Tim O'Brien | Feb 4, 2012

In a promising start to the year for new car sales, it is business as usual at the very top of the bull-pit.

Toyota, despite coming off a difficult year of disrupted supply following the earthquake and tsunami in Japan, and severe flooding in Thailand, has held comfortably onto number one position with more than 14,000 sales for the month.

This performance came despite supply problems resulting in fewer than 1100 HiLux sales in January, barely a third of normal sales.

With a near 5000 gap over its nearest rival, Toyota is pretty much unassailable up there… for the immediate future, that is.

Below it, there’s a right old melee of kicking and gouging and biting going on. Holden, bloodied but unbowed, is still holding onto second place with 9061 total sales.

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The Cruze has moved into third position in passenger car sales, notching up 2445 sales in January and beating the Commodore for the first time, which, with 2170 sales, has slid from second position to fourth overall.

Mazda, rampant, has claimed third place with 8479 sales for the month, up 17.8 percent on last January. At that rate of growth, it will soon be snapping at Holden’s heels in the tussle for the minor placings.

But don’t count Holden out. With the Cruze gathering momentum, and Holden refocusing its business model for growth in the domestic market, there’ll be blood on the carpet before Holden relinquishes its place on the podium.

Mazda however can’t seem to do much wrong for the moment. The Mazda3, with 4045 sales for January, is top of the pile in small cars and Australia’s top selling car overall.

The Mazda2 tops light car sales with 1,624 January sales, and the CX-7 has moved into second place in the galloping medium SUV sector with 1167 sales.

Hyundai meanwhile has slotted into fourth place with 6513 sales for January – doing well, but up just 1.6 percent and not the juggernaut flattening all before it that we’ve watched over the past three years.

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It gets tougher ‘dookin’ it out’ at the pointy end of things and Hyundai’s performance in the small and light car sectors has slowed a little.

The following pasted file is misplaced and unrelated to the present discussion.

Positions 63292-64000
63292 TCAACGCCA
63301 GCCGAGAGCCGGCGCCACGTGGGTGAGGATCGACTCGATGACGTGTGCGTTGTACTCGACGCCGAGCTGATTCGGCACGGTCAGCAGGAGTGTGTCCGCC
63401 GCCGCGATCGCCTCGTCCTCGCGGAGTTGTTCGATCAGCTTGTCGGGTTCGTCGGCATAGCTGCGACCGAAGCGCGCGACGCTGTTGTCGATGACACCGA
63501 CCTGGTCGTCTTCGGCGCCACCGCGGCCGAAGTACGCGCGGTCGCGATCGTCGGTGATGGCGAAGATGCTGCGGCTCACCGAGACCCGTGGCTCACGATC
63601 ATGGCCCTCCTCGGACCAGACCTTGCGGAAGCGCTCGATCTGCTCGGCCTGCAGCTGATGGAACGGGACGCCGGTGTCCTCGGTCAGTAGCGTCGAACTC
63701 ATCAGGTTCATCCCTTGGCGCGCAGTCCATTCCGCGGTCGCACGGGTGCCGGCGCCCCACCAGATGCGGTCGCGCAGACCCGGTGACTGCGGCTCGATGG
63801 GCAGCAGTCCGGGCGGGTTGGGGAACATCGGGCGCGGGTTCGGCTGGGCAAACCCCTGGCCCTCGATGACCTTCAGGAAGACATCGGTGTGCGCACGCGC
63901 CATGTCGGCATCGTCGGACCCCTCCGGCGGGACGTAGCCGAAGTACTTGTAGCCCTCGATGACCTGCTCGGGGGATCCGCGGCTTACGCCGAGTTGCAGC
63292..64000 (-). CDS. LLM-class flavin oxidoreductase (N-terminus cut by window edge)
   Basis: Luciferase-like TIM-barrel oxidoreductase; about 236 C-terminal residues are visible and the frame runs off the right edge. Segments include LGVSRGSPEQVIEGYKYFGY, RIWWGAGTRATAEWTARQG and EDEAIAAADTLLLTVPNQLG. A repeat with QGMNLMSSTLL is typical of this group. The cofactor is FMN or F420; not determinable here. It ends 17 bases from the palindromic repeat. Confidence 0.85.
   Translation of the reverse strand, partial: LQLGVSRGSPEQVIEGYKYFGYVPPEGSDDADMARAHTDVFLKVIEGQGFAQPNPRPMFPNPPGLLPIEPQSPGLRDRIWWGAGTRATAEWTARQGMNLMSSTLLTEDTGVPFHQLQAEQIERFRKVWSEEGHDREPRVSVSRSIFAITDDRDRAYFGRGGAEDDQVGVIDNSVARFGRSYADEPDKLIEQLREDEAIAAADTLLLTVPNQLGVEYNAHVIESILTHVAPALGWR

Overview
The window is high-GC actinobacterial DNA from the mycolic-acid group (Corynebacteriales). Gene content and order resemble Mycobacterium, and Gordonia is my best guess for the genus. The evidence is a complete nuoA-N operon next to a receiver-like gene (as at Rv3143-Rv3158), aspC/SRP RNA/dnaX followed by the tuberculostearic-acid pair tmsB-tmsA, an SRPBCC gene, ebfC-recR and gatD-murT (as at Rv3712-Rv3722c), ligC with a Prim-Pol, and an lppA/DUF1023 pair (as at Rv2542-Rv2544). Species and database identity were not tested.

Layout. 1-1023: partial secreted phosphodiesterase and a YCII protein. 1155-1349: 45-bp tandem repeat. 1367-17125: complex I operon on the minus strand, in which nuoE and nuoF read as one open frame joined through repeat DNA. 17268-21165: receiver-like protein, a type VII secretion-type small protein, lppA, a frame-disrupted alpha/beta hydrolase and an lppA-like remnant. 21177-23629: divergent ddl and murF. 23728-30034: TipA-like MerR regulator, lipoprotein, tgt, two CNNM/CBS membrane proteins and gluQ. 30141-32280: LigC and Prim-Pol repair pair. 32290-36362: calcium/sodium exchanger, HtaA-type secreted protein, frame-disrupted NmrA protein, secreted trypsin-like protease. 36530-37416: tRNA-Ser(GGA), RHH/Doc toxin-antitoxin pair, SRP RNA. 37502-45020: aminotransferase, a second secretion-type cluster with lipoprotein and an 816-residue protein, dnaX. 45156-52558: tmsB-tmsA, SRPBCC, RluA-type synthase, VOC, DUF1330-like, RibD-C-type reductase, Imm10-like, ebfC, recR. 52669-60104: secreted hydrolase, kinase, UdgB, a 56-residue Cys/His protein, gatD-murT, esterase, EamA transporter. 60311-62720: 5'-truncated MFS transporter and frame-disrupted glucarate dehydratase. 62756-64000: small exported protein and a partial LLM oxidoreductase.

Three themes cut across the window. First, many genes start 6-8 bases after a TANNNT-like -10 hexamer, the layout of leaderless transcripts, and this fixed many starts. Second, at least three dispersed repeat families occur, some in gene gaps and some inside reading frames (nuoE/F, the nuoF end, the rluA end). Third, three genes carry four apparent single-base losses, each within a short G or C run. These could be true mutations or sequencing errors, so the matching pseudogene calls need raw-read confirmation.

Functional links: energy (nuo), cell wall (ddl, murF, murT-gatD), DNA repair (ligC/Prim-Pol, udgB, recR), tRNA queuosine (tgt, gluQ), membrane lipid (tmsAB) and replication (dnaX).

Does it have too many models? You have to wonder - it’s getting harder to work out who’s who in the zoo in Hyundai showrooms.

In fifth place, and with the tide seemingly running against it, is Ford with 5838 passenger car sales.

The brilliant new Focus is doing well (1576 sales, up 49.1 percent), but the Territory, with 804 sales, and Falcon with 931 sales (and down 19.5 percent) - arguably two of the best large cars on the market - seem to be running out of momentum.

With such a strong showroom, Ford Australia must be scratching its head.

 

Top 5 Australian passenger cars January 2012:

  1. Mazda3: 4045 sales
  2. Toyota Corolla: 3383 sales
  3. Holden Cruze: 2445 sales
  4. Holden Commodore: 2170 sales
  5. Hyundai i30: 1986 sales.

And how’s that? Four of the top five best selling passenger cars in Australia are small cars - from a segment down 0.4 percent.

Here’s something else to think about: if you had any doubt that ‘quality, reliability and resale value’ was a key driver for car buyers, have a look at Toyota.

The company that arguably concerns itself least with design finesse, sits astride the Australian market like a colossus.

- Tim O'Brien
TMR Managing Editor

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